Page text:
With the above-average temperatures and the province dealing with one of its worst fire seasons in history, water is certainly at a premium these days.
Even BC Hydro is starting to sound worried about the lack of precipitation, recently releasing water downstream to preserve fish habitat and our drinking water supply during this “unprecedented” weather and creating a need for “responsible decision making for a ‘just-in-case’ scenario,” according to spokesperson Stephen Watson.
Water, it seems, is all anyone is talking about right now. Whether it’s a simple, “Gee, we sure could use some rain,” as idle chatter between shopper and cashier or a rant online about how people shouldn’t be watering their lawns with photos of people’s property who have their sprinklers on, discussion on the topic runs the gamut from polite to the downright vile and bordering on harassment at times.
I’ve never understood the concept of lawn, personally.
Sure, I enjoyed playing sports on grass as a kid (and still would, if I was in better shape and wouldn’t get winded and collapse in the first minute of whatever game was being played), but personal lawns have always baffled me as a concept.
Why would you want something that takes a ton of effort to maintain, uses a precious resource inefficiently, and is costly to replace when you mess it up, covering your yard?
Having asked that rhetorical question (please don’t write to me telling me why you like having a lawn), if that is something you want, and you take pride in it, you should be allowed to maintain it within the rules set down for that maintenance.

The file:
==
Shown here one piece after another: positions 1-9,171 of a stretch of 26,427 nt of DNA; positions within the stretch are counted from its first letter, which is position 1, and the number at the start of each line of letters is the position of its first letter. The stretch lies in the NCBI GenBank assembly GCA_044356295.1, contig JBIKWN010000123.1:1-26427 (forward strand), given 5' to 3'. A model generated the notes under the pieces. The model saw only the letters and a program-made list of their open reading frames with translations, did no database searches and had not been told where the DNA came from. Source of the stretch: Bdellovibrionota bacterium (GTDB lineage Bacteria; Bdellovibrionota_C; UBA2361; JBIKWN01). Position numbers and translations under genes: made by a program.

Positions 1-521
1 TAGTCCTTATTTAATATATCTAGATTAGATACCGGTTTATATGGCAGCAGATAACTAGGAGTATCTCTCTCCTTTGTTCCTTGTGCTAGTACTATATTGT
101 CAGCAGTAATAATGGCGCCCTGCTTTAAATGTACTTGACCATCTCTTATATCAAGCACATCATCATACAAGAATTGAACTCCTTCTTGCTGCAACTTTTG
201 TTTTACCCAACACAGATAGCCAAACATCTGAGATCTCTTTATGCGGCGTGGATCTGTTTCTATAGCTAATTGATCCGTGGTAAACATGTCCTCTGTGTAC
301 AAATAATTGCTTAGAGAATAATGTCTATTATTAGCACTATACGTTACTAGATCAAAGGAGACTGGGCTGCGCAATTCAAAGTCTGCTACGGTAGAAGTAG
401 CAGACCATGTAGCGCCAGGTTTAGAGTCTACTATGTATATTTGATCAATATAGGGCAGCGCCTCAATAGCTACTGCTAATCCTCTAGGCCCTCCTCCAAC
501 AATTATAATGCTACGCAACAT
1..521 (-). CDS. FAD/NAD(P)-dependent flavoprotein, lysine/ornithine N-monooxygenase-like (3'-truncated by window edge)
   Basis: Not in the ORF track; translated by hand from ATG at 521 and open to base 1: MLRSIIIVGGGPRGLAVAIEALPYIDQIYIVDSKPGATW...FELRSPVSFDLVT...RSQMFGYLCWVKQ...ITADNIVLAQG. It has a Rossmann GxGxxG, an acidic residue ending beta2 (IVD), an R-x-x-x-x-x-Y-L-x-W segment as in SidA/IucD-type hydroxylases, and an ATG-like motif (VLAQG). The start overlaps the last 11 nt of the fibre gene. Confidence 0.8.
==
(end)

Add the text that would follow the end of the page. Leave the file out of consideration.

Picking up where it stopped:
If it’s your day to water, and you’re doing it within the hours set down by the municipality, water away, my friend. As our Wednesday editorial said, “It’s dry, but we’re not a desert yet.”
I don’t understand getting mad at someone doing a thing you don’t like, if what they’re doing is something they are allowed to do. It makes perfect sense to get mad about the rules that allow that thing, though.
You don’t get to be mad, as far as I’m concerned, if someone is traveling 120 km/h on the Inland Island Highway, because you think that’s too fast to be safe. You do, however, get to be mad at the people who made that the speed limit.
People who call out lawn-waterers for maintaining their property within the guidelines set by the municipality, should instead turn their attention to the municipality.
How many of those people have been at city hall lately addressing council asking why we’re still at Level 1 water restrictions?
If people are watering their lawn outside the proscribed hours or days, by all means, go have a chat with them.
But maybe lay off people who are doing things they’re allowed to do, and turn your attention to the people who allow it.